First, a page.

20 Years From Now, Will You Regret The Time You Spent Playing Games?

It’s always hard to see when you’re 20.

It’s almost impossible to say your interests and hobbies and viewpoints will be completely different by the time you’re 40. In fact, the overwhelming majority of 20-year-olds honestly do believe nothing will ever change in that regard. “I play games now and I’ll still be playing then.” We’ve heard people say it, haven’t we? I said it.

I remember saying it 20 years ago, when I was 19. And though it wasn’t untrue, my view of games and the gaming culture has dramatically shifted, as has just about every other perspective I had when I was a teenager and young adult. Of course, no matter what anecdote you throw down, the young’uns will just laugh and shake their heads. I would’ve, when I was 19.

When you’re that age, you think you’re not only invincible, but you also don’t buy into the concept of wisdom. Old (or older) people are just out of touch, stuck in their ways, don’t understand the way things are now, etc, etc, etc. I believed that, at least to some extent. And at least to some extent, there’s some truth to the idea that as we age, we become set in our ways. It’s just biological fact.

At the same time, it’s also asinine to dismiss the idea of wisdom entirely. The longer we’re on this earth, the more we learn. Well, ideally. And one thing I’ve learned is that I look back on my years of gaming with a conflicted heart. It’s impossible to say I “regret” that time because I simply have too many fond memories. Then again, I can also say I wish I hadn’t spent so much time playing during the important years.

And those “important years” are just about any year under the age of 20, I think. When you’re supposed to be out and about and growing and exploring. Now, I was never an addict and I couldn’t quite understand people who could spend 10, 12 hours a day playing a video game. I could never do that, even at my peak of playing. I’d never sacrifice a day out with friends or family to play, for example.

Even so, I didn’t give myself as many options to get away from gaming as I could’ve. And one wonders if too many young people today are doing exactly that. Especially with online gaming and the clear fact that it’s a hundred times more addictive than Mario ever thought of being, I have to wonder if far too many young gamers today are falling into the, “I’m going to stay home all day and play” trap.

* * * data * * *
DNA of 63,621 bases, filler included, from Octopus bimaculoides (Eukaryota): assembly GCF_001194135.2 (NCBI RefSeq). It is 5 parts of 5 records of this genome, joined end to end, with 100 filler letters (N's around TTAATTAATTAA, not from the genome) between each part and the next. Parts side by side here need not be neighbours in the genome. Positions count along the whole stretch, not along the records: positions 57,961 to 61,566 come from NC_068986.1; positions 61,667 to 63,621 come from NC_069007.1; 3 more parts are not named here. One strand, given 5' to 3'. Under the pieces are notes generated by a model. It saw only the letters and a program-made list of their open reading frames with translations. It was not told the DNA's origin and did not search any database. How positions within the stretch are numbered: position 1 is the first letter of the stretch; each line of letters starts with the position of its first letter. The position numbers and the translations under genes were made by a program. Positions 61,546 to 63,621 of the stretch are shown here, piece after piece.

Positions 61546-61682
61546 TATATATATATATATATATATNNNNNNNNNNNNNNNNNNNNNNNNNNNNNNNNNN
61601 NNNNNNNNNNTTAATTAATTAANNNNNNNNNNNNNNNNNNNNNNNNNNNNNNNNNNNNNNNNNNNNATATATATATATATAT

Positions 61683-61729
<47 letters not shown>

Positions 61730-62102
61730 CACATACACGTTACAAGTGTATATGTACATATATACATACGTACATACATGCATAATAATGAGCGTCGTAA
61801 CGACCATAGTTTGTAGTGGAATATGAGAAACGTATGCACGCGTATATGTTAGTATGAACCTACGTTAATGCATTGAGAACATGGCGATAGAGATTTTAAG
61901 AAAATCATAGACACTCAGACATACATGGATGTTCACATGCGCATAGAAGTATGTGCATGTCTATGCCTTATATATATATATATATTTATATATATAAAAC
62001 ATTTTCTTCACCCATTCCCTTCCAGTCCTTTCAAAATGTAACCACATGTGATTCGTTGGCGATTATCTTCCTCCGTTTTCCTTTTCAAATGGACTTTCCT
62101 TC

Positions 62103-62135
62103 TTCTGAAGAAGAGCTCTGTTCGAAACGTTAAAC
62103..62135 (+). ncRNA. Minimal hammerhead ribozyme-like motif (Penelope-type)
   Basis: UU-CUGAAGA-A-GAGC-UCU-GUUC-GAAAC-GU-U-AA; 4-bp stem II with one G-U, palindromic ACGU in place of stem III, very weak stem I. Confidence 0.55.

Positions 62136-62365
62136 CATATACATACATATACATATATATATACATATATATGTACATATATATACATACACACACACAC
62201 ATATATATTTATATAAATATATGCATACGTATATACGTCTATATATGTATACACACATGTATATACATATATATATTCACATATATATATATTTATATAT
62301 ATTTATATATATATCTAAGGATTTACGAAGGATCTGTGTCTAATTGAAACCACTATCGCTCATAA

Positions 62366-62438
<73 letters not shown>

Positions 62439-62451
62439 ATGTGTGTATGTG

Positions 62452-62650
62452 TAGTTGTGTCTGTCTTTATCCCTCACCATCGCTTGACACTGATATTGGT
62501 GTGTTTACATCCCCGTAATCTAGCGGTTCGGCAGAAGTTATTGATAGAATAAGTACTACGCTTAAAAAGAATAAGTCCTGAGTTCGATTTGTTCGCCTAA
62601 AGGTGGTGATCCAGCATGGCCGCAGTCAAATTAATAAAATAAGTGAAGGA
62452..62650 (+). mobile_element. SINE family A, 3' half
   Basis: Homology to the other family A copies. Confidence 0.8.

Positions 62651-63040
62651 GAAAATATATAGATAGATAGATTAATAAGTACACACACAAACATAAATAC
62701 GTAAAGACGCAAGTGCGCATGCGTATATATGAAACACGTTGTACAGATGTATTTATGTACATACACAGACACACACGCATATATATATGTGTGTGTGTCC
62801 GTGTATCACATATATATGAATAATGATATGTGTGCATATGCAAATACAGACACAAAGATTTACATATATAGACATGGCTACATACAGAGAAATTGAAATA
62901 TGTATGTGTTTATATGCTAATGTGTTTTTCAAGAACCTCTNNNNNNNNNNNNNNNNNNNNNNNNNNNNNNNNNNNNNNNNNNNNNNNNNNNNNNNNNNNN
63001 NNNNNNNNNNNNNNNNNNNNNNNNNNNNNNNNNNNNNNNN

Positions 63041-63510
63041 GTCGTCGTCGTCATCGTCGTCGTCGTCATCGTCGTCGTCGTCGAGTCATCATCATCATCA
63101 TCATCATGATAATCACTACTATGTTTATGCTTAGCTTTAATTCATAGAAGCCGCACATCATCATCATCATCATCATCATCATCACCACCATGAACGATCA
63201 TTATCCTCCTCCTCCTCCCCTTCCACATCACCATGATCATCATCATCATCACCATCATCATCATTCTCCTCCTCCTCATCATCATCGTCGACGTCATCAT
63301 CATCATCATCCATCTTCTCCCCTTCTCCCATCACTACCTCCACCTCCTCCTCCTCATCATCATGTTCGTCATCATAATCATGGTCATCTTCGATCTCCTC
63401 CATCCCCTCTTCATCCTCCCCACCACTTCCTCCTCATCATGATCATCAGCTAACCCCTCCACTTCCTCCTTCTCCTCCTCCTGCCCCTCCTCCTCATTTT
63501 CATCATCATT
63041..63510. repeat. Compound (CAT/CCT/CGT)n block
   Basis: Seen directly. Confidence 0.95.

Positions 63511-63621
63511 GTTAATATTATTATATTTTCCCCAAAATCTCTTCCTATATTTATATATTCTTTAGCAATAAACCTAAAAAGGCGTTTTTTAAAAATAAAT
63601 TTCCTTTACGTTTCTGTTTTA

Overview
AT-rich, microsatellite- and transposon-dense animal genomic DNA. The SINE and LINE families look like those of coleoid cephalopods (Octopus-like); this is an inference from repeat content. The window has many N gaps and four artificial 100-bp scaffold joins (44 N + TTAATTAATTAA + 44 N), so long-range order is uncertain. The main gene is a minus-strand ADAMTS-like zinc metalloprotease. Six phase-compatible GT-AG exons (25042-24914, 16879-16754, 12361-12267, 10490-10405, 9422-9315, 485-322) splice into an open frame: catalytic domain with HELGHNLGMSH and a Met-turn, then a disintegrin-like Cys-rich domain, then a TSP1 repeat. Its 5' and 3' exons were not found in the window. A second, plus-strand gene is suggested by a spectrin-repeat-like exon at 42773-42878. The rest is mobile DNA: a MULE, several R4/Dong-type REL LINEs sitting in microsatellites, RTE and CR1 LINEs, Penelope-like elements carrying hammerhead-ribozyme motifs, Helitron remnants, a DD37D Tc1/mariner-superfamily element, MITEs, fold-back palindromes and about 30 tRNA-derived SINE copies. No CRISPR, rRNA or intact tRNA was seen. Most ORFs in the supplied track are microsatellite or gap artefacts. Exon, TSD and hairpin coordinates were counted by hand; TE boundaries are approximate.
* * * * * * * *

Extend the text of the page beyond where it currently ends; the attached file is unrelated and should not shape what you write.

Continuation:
See, those are the days you’re going to regret when you get older. You don’t have to believe me but the truth remains. I’m not talking about sitting down to play for an hour or two after work or school or a day at the beach or whatever. I’m talking about spending an entire day inside playing a video game. At no point and in no situation can this be considered a positive thing (does ANYONE read anymore, by the way?).

And 20 years from now, what you’re going to regret is what could’ve been done with that day. There are only so many days, after all. Furthermore, you might take it a step farther and wonder if any game session that lasted over two hours was, in fact, a waste of time.  You might regret the things that could’ve been done with that time, regardless of any positive memories you may still have.

I suppose most will just have to figure this out for themselves, which is fine. I did. We all have to, really. But obviously, the question in this headline is rhetorical because frankly, if you’re a heavy gamer and you’re playing a certain number of hours a week (say, over 25), the hours spent will pile up over the years and one day, you’ll look back and ask:

“How many of those hours do I want BACK?”

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